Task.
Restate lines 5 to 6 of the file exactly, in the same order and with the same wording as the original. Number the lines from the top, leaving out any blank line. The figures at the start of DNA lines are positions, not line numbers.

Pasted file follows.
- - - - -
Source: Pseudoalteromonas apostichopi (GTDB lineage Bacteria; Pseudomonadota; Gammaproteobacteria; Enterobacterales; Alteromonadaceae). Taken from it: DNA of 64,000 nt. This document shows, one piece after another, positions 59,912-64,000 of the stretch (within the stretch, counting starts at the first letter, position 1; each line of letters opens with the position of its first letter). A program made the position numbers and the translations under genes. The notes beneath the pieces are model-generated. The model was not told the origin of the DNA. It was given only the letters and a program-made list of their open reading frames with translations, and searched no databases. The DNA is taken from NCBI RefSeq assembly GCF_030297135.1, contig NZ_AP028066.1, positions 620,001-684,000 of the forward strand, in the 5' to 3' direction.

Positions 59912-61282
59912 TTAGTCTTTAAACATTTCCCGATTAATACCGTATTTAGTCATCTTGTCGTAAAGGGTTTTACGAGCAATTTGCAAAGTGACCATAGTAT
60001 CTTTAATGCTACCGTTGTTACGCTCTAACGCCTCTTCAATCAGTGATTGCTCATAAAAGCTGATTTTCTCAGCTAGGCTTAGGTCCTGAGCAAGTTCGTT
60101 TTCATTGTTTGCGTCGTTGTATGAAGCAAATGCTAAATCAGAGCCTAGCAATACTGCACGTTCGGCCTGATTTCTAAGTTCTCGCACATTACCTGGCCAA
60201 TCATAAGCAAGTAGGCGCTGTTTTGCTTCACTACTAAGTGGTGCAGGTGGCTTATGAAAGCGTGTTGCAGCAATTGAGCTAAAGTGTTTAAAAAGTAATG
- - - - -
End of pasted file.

60101 TTCATTGTTTGCGTCGTTGTATGAAGCAAATGCTAAATCAGAGCCTAGCAATACTGCACGTTCGGCCTGATTTCTAAGTTCTCGCACATTACCTGGCCAA
60201 TCATAAGCAAGTAGGCGCTGTTTTGCTTCACTACTAAGTGGTGCAGGTGGCTTATGAAAGCGTGTTGCAGCAATTGAGCTAAAGTGTTTAAAAAGTAATG